Quick, describe how a bicycle works. Not just “you pedal it and it goes,” but put each piece of the process together in your mind, step by step. You probably know there are two wheels, two pedals, and a chain, but, if you’re a casual rider, explaining just how the gears, derailleur, and other parts work with them is probably just beyond your grasp. Still, Brown professor of cognitive, linguistic, and psychological science Steven Sloman and his coauthor, Philip Fernbach, are willing to bet you thought you knew how a bike works.Their new book, The Knowledge Illusion: Why We Never Think Alone, argues that we go through life knowing far less than we think we do. For the most part, our brains are capable of holding only the bare outlines of knowledge we think we have mastered. From world history to capitalism to the mechanics of a bicycle, toilet, or other everyday object, what passes for understanding are, for most people, just mental signposts with basic information—tank, bowl, flush handle, pipes—with the details remaining fuzzy.
The reason we’re not constantly bumbling through life, despite our limitations, is one another: we’re part of a community of knowledge that, collectively, knows a lot. We’ve evolved to develop a narrow area of expertise and to rely on others for theirs, so that together we can accomplish more than any one of us can on our own. The Internet has only amplified this phenomenon. So much of what we think we know is, in fact, information that lives online or in books or in the heads of our friends and family; we confuse what we know with what we can easily find out.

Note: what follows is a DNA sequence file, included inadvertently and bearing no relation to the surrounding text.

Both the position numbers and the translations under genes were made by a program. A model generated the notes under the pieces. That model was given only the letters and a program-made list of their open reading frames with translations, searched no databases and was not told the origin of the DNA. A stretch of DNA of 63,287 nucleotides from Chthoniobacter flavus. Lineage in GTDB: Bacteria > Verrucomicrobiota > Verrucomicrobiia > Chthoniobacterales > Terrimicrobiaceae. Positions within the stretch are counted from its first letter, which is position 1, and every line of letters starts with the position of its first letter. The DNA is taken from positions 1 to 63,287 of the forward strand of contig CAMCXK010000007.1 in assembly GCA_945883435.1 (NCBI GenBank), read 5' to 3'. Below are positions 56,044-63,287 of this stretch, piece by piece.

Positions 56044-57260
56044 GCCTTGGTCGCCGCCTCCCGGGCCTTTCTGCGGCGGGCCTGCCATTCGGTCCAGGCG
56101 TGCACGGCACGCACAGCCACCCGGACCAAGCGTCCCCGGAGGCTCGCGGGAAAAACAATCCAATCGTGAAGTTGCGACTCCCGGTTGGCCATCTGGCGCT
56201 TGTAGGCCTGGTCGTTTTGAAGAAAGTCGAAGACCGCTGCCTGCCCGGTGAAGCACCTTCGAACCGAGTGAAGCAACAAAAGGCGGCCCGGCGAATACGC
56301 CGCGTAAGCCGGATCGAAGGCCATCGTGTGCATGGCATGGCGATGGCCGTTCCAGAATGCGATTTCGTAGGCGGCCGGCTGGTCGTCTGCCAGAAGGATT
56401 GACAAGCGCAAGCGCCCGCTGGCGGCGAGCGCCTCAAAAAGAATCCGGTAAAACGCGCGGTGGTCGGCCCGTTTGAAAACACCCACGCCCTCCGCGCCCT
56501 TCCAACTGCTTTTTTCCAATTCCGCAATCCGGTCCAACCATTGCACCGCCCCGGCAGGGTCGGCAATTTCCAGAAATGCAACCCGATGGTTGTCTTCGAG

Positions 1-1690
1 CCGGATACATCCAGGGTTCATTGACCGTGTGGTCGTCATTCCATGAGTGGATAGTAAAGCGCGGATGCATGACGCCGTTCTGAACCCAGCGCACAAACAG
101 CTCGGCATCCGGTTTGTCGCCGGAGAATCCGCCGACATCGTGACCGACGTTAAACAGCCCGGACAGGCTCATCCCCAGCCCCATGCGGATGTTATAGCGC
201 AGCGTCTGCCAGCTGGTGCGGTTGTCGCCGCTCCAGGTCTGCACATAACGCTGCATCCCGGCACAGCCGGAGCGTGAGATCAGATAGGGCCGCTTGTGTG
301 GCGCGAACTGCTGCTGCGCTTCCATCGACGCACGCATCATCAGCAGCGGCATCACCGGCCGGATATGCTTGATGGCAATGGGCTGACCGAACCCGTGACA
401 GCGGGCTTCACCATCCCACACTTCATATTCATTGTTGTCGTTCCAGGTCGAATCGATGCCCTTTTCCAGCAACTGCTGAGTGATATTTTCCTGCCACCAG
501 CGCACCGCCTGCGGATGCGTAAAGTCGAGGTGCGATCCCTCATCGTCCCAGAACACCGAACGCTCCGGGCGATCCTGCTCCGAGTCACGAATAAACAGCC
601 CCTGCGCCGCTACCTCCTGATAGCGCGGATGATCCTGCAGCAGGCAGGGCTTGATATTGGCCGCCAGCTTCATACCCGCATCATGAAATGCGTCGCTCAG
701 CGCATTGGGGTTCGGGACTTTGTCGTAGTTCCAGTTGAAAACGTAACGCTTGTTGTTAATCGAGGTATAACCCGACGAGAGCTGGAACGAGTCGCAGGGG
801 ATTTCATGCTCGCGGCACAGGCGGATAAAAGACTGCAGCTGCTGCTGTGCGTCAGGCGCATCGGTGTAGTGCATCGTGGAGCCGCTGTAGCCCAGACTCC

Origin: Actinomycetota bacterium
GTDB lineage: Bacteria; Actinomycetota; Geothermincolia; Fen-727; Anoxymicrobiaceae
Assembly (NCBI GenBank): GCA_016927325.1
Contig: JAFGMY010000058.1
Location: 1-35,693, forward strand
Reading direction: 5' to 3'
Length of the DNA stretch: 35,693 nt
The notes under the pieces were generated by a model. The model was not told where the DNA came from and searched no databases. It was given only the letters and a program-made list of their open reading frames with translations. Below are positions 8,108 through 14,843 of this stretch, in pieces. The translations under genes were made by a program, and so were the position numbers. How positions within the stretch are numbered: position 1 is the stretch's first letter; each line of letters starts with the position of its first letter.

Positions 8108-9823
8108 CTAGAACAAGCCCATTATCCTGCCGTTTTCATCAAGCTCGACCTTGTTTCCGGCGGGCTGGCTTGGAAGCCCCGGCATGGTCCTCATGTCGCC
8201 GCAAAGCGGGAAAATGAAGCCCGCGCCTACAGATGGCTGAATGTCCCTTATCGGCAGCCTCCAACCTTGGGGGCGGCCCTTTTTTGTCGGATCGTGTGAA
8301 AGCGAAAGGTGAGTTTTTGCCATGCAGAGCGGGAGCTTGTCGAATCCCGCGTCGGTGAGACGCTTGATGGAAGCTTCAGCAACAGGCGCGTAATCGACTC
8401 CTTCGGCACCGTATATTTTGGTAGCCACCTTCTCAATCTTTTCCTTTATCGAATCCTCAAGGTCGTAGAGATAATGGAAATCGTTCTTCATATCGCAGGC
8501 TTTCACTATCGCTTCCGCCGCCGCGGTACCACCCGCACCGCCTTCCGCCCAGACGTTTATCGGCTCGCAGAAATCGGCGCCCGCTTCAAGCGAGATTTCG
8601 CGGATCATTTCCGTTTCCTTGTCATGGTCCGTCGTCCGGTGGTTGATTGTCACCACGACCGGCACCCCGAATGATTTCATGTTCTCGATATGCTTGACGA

The Knowledge Illusion is most captivating when it arrives at some of the real-world implications of why our brains operate the way they do. Numerous studies, for example, have shown that “the success of a group is not predominantly a function of the intelligence of its individual members. It’s determined by how well they work together.” The authors’ observations about the echo-chamber that develops when we rely too heavily on our own community for information—a tendency that dates to the very origin of our species but which can have a real downside during, say, a polarized election season—feel apropos in 2017.
The Knowledge Illusion reads like a book written by two cognitive scientists eager for a popular audience. It’s full of breezy descriptions of studies and theories, with many anecdotes to illustrate their points. As if in homage to their central thesis, they at times over-explain, layering on the anecdotes to make sure the reader gets the point.
Even as it lays bare how self-deluded we are, The Knowledge Illusion is, in the end, not meant to discourage us from our illusions. Without thinking we’re capable of more than we are, we’d never set lofty goals, nor accomplish them. Yet at the same time the book is an important reminder of how much we rely on one another, and how valuing one another’s contributions is essential if we’re to survive and thrive.